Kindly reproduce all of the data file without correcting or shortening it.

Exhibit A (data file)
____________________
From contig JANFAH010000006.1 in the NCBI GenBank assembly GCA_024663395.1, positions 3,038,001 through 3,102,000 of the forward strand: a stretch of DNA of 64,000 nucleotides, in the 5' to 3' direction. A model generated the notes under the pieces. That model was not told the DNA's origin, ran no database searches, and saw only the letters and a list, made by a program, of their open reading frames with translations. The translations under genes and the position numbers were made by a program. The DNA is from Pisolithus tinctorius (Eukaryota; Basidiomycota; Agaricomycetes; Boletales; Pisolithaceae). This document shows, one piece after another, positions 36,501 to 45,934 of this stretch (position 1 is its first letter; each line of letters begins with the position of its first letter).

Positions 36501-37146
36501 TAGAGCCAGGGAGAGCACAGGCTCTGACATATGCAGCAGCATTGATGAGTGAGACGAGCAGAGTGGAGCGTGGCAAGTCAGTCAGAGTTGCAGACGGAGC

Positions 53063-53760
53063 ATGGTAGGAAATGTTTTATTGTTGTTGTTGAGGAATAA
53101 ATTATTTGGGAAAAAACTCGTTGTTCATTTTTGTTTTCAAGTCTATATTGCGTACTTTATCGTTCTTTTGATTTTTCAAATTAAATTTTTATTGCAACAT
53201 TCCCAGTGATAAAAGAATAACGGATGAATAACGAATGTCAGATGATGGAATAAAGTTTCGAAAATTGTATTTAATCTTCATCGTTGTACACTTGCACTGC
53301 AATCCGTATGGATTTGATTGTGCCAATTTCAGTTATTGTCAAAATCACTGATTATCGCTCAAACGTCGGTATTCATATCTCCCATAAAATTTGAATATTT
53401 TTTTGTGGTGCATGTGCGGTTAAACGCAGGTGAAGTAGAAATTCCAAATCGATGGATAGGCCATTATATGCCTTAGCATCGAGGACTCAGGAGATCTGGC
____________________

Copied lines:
From contig JANFAH010000006.1 in the NCBI GenBank assembly GCA_024663395.1, positions 3,038,001 through 3,102,000 of the forward strand: a stretch of DNA of 64,000 nucleotides, in the 5' to 3' direction. A model generated the notes under the pieces. That model was not told the DNA's origin, ran no database searches, and saw only the letters and a list, made by a program, of their open reading frames with translations. The translations under genes and the position numbers were made by a program. The DNA is from Pisolithus tinctorius (Eukaryota; Basidiomycota; Agaricomycetes; Boletales; Pisolithaceae). This document shows, one piece after another, positions 36,501 to 45,934 of this stretch (position 1 is its first letter; each line of letters begins with the position of its first letter).

Positions 36501-37146
36501 TAGAGCCAGGGAGAGCACAGGCTCTGACATATGCAGCAGCATTGATGAGTGAGACGAGCAGAGTGGAGCGTGGCAAGTCAGTCAGAGTTGCAGACGGAGC

Positions 53063-53760
53063 ATGGTAGGAAATGTTTTATTGTTGTTGTTGAGGAATAA
53101 ATTATTTGGGAAAAAACTCGTTGTTCATTTTTGTTTTCAAGTCTATATTGCGTACTTTATCGTTCTTTTGATTTTTCAAATTAAATTTTTATTGCAACAT
53201 TCCCAGTGATAAAAGAATAACGGATGAATAACGAATGTCAGATGATGGAATAAAGTTTCGAAAATTGTATTTAATCTTCATCGTTGTACACTTGCACTGC
53301 AATCCGTATGGATTTGATTGTGCCAATTTCAGTTATTGTCAAAATCACTGATTATCGCTCAAACGTCGGTATTCATATCTCCCATAAAATTTGAATATTT
53401 TTTTGTGGTGCATGTGCGGTTAAACGCAGGTGAAGTAGAAATTCCAAATCGATGGATAGGCCATTATATGCCTTAGCATCGAGGACTCAGGAGATCTGGC